The mobile industry has driven the wholesale cost of mobile phones to below US$ 30 as part of the GSM Association (GSMA) programme to make mobile telephony affordable for people in developing countries. This marks the second phase of the programme to "connect the unconnected" and GSMA expects to order six million of these low-cost handsets from Motorola.
"To get below US$ 30 per handset is a milestone achievement," said Craig Ehrlich, Chairman of the GSMA, the global trade association for the world's GSM mobile operators. "Today's news cements the formation of a whole new market segment for the mobile industry and will bring the benefits of mobile communications to a huge swathe of people in developing countries."
At the 3GSM World Congress in Singapore, Rob Conway, Chief Executive and board member of the GSMA, announced today that Motorola has been selected to supply the phase-two handset. "Motorola won thanks to a combination of a portfolio starting from sub-US$30, together with other key factors such as after-sales support, local service, brand presence and a choice of low-cost handset models including an exclusive product, the C113a for this programme," said Conway.
The 10 operators supporting the second phase of the GSMA's Emerging Market Handset programme expect to order about 6 million of these low-cost handsets from Motorola. The GSMA programme, which is chaired by Erik Aas, the Chief Executive of Grameen Phone Ltd. of Bangladesh, is supported by some of the leading operators in emerging markets - AIS, Bharti, BPL, Globe Telecom, Hutchison Essar, IDEA Cellular, MTN Group, Orascom Telecom, Telenor and Vodacom.
"The startup price is the single most important criteria for connecting the unconnected in emerging markets. The GSMA Emerging Market Handset initiative is a major step towards reducing the startup price, and will fuel significant economic growth, as well as major social changes, when so many new people can communicate directly from their home or on the move, " says Erik Aas, Chairman of the GSMA programme and CEO of GrameenPhone.
Motorola submitted two handsets in its proposal - the C113 and the C113a, which were specifically designed for the Emerging Market Handset programme. The C113a offers talk times of up to 450 minutes and up to 330 hours of standby, reducing the need for frequent recharging. The handsets will be available early in 2006.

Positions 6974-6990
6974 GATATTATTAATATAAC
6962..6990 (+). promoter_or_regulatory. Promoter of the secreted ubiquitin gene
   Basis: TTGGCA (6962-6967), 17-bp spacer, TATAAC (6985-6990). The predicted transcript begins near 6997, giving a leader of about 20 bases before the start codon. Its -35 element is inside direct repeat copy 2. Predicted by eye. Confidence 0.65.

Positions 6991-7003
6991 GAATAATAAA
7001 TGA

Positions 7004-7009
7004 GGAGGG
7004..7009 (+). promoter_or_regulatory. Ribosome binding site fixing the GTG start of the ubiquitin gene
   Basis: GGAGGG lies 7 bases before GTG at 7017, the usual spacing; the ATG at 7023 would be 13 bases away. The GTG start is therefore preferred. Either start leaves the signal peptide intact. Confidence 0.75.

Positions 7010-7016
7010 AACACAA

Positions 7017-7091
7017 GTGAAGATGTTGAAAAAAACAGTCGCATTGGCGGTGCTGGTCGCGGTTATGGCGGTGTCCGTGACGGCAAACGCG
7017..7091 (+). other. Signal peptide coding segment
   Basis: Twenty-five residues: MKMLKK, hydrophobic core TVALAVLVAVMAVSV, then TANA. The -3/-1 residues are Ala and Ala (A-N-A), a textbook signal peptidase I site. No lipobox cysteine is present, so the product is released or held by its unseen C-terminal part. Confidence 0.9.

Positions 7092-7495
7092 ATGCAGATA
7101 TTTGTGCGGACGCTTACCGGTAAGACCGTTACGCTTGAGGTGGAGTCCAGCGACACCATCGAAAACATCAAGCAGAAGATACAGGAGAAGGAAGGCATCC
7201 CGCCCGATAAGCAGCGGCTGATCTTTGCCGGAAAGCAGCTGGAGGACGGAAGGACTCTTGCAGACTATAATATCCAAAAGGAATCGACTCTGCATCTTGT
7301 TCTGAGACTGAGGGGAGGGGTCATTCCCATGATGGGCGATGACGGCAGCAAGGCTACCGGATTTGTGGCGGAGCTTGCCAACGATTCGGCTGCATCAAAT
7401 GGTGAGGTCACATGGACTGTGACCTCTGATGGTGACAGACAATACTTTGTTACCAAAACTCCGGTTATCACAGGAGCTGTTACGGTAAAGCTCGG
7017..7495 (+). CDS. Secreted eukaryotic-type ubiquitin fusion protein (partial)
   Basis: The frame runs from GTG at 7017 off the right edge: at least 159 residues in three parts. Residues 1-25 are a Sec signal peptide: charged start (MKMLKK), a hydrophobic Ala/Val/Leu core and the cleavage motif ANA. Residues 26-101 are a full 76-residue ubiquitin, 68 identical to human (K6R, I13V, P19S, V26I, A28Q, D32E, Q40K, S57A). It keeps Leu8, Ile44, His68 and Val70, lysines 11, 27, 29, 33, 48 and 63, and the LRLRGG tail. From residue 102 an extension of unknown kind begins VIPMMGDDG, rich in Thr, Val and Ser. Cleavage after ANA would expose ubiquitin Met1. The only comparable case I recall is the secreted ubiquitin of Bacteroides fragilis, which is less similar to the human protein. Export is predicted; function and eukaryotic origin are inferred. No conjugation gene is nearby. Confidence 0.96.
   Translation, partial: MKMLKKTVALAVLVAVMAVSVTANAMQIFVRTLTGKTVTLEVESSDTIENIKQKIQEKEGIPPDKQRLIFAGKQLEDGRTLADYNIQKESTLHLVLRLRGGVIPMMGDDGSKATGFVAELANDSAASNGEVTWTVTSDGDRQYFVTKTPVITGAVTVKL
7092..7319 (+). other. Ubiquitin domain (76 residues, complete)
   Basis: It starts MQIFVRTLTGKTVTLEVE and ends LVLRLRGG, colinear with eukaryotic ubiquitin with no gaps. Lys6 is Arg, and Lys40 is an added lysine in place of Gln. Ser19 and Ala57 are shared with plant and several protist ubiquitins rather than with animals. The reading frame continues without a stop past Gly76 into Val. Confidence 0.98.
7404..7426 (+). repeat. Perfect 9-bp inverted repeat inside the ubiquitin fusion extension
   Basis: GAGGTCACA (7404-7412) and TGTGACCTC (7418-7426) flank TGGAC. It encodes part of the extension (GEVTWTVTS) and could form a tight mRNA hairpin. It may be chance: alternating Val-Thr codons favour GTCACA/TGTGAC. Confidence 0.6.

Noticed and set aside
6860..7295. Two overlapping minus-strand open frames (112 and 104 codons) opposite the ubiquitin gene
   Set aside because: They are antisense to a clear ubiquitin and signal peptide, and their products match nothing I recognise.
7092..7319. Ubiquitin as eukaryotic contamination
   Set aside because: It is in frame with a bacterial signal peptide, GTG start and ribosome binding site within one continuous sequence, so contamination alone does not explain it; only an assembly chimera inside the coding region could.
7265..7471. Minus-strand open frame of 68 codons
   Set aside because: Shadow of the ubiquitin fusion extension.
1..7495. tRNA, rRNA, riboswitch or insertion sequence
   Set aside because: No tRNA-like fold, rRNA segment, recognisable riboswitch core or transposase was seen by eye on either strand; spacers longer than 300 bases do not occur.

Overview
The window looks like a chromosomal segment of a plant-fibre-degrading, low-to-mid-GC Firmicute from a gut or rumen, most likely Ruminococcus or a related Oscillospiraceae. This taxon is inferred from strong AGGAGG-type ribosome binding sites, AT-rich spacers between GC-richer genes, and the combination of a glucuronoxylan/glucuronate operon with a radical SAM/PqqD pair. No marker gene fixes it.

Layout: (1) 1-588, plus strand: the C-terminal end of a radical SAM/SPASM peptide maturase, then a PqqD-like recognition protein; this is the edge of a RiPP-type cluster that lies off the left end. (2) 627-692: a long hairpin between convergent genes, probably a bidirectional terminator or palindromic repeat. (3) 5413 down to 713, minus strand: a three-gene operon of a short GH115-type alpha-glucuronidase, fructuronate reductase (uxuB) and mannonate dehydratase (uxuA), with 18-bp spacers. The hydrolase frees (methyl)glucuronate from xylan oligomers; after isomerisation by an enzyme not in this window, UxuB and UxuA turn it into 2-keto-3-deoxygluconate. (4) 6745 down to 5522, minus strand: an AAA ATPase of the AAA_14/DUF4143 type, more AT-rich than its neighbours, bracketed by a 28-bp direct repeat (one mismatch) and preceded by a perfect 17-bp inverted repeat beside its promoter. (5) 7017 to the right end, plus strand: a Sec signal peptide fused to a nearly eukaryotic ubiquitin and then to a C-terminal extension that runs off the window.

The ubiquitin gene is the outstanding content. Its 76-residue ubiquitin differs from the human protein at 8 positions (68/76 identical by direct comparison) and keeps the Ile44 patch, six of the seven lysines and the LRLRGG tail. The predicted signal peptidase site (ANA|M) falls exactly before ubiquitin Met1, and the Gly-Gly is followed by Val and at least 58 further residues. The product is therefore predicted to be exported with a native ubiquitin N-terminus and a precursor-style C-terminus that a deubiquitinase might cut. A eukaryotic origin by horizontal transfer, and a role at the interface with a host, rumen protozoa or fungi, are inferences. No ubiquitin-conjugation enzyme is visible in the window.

The Emerging Market Handset programme forms a key part of the GSMA's "Connecting the Unconnected" initiative that has attracted widespread industry and government recognition.
" 'Connecting the unconnected' is a rallying cry across Motorola," said Ron Garriques, president of Motorola Mobile Devices. "In emerging markets, consumers and operators want mobiles that meet specific performance requirements while exceeding expectations for quality, reliability and design. Additionally, they want all of this at a value price. I'm proud that the GSMA has once again chosen Motorola as its partner for this important opportunity to fuel economic development and growth."
Motorola also won phase one of the programme with its family of handsets based on the C11X platform. During this first phase, EMH handsets were supplied into 17 countries through 10 participating operators. These countries included India, South Africa, Nigeria, DRC, Egypt, Algeria, Tunisia, Bangladesh, Turkey, Thailand, Philippines, Malaysia, Indonesia, Pakistan, Yemen, Sri Lanka and Kenya. These markets have a total population of about 1.8 billion.
Analysts say these handsets have allowed far more people to take advantage of mobile communications. For example, the arrival of the Motorola C115 in India helped boost Indian GSM operators' monthly net customer additions by one third to 1.6 million in June, according to a report by Lehman Brothers.
The GSMA expects the cost of handsets to continue to fall as chipmakers and other component suppliers increasingly focus on this potentially huge market.
The GSMA also highly commended a low-cost handset proposal from TCL & Alcatel Mobile Phones Ltd. "T&A Mobile phones is very honoured to have its efforts to serve emerging markets recognized by the GSM Association," said TCL & Alcatel CEO Fei Liu. "Building on our key company values of flexibility, innovation and entrepreneurship, we are committed to delivering high-value handsets tailored to local requirements under the Alcatel brand."
The GSMA is also looking at what can be done to remove other barriers preventing more people in developing countries from using mobile phones, such as taxes on handsets and services. The Association has just published a report revealing that punitive tax levels in some developing countries are pushing up the price of handsets and mobile services beyond the means of many people.
"We are strongly committed to offering affordable mobile services to as many people as possible, and the ultra low-cost handset initiative directly addresses the issue of providing effective mobile communication in emerging markets," said Arve Johansen, Senior Executive Vice President of Telenor's international mobile operations.